Dr. Courtney Schroeder received her B.S. at the University of Virginia (UVA) in Chemistry with a specialization in Biochemistry. Her main research interest in the cytoskeleton began when she studied a post-translational modification of microtubules in Dr. P. Todd Stukenberg’s lab at UVA. She then received a Churchill Scholarship and spent a year abroad earning an MPhil in Biochemistry at the University of Cambridge. At Cambridge, she studied protein interactions that had downstream impacts on actin organization. Her PhD work in Ron Vale’s lab at UC, San Francisco triggered her current interests in using evolutionary analyses to inform cytoskeletal function. She did her postdoctoral work at the Fred Hutchinson Cancer Research Center in Dr. Harmit Malik’s lab, and during her postdoc, she used evolutionary analyses to uncover cytoskeletal diversification and fly genetics to probe the functional consequences of this diversification. She joined the faculty in the Department of Pharmacology at UT Southwestern in Nov. 2021 to start her independent group. 

Dr. Schroeder studies non-canonical cytoskeletal genes that are rapidly evolving between closely related species and have adapted novel biological functions. Her research group wants to know what drives this evolutionary diversification, which is found in both flies and mammals, and what are the biological consequences in fertility, development, and cancer. 


University of Virginia Main Ca (2009), Chemistry
Graduate School
University of Cambridge (2010), Biochemistry
Graduate School
Uni of California-Sfrancisco (2016), Biochemistry

Research Interest

  • Cancer
  • Cytoskeleton
  • Developmental biology
  • Evolution
  • Fertility
  • Structural biology


Featured Publications LegendFeatured Publications

Assembly of nuclear dimers of PI3K regulatory subunits is regulated by the Cdc42-activated tyrosine kinase ACK.
Clayton NS, Fox M, Vicenté-Garcia JJ, Schroeder CM, Littlewood TD, Wilde JI, Krishnan K, Brown MJB, Crafter C, Mott HR, Owen D, J Biol Chem 2022 Apr 101916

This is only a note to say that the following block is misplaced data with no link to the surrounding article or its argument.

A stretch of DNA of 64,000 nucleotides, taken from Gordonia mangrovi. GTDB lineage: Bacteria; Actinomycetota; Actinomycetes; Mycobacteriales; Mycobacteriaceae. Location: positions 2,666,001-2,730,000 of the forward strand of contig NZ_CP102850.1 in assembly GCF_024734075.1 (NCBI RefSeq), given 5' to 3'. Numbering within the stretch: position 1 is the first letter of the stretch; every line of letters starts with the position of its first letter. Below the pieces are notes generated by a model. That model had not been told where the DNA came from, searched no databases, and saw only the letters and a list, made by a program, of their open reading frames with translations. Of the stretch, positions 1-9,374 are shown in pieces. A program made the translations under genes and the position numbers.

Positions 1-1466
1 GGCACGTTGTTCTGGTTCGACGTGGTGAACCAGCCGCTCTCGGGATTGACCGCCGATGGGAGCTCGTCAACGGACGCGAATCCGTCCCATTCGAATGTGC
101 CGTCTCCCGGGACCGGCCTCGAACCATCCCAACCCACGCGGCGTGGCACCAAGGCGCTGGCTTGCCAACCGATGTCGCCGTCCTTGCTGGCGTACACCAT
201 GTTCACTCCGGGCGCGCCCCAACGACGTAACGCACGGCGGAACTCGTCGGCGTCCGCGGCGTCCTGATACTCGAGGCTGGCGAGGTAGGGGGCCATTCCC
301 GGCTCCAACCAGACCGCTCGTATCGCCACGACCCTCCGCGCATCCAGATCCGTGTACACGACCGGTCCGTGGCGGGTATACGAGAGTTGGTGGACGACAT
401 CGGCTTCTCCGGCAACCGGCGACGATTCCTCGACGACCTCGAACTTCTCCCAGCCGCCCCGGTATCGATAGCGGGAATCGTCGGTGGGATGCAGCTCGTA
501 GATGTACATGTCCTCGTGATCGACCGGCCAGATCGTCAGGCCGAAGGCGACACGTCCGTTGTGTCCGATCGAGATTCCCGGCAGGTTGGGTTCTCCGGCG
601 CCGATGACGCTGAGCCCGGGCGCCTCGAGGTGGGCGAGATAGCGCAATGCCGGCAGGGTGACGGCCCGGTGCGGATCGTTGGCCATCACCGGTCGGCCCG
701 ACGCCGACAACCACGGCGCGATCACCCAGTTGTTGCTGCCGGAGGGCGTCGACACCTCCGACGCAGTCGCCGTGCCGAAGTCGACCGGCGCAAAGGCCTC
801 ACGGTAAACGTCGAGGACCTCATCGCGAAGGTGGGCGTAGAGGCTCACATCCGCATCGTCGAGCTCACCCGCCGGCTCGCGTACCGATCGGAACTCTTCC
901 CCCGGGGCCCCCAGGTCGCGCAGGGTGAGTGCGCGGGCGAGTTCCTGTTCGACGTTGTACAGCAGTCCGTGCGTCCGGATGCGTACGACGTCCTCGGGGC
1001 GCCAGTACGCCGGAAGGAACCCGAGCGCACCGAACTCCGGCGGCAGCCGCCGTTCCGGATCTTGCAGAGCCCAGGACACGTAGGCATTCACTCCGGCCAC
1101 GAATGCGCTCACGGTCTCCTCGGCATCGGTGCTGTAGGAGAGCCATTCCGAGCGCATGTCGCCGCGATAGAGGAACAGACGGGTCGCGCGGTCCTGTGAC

An actin-related protein that is most highly expressed in Drosophila testes is critical for embryonic development.
Schroeder CM, Tomlin SA, Mejia Natividad I, Valenzuela JR, Young JM, Malik HS, Elife 2021 07 10
A Burst of Genetic Innovation in Drosophila Actin-Related Proteins for Testis-Specific Function.
Schroeder CM, Valenzuela JR, Mejia Natividad I, Hocky GM, Malik HS, Mol Biol Evol 2020 03 37 3 757-772
Initial ciliary assembly in Chlamydomonas requires Arp2/3-dependent recruitment from a ciliary protein reservoir in the plasma membrane
Bigge BM, Rosenthal NE, Sept D, Schroeder CM, Avasthi P bioRxiv 2020
Meiosis: How Gambling Chromosomes Beat the Rules.
Schroeder CM, Malik HS, Curr Biol 2019 12 29 23 R1247-R1248
Kindr Motors Drive in Meiosis.
Schroeder CM, Malik HS, Cell 2018 05 173 4 813-815
Assembly and activation of dynein-dynactin by the cargo adaptor protein Hook3.
Schroeder CM, Vale RD, J Cell Biol 2016 08 214 3 309-18
How Dynein Moves Along Microtubules.
Bhabha G, Johnson GT, Schroeder CM, Vale RD, Trends Biochem Sci 2016 Jan 41 1 94-105
A Ras-like domain in the light intermediate chain bridges the dynein motor to a cargo-binding region.
Schroeder CM, Ostrem JM, Hertz NT, Vale RD, Elife 2014 Oct 3 e03351

Honors & Awards

  • CPRIT Scholar Recruitment Grant
  • UT Southwestern Endowed Scholar
  • UT System's Rising STARs Award
  • NIGMS K99 Pathway to Independence Award
  • Jane Coffin Childs Postdoctoral Fellow
  • National Science Foundation Graduate Research Fellowship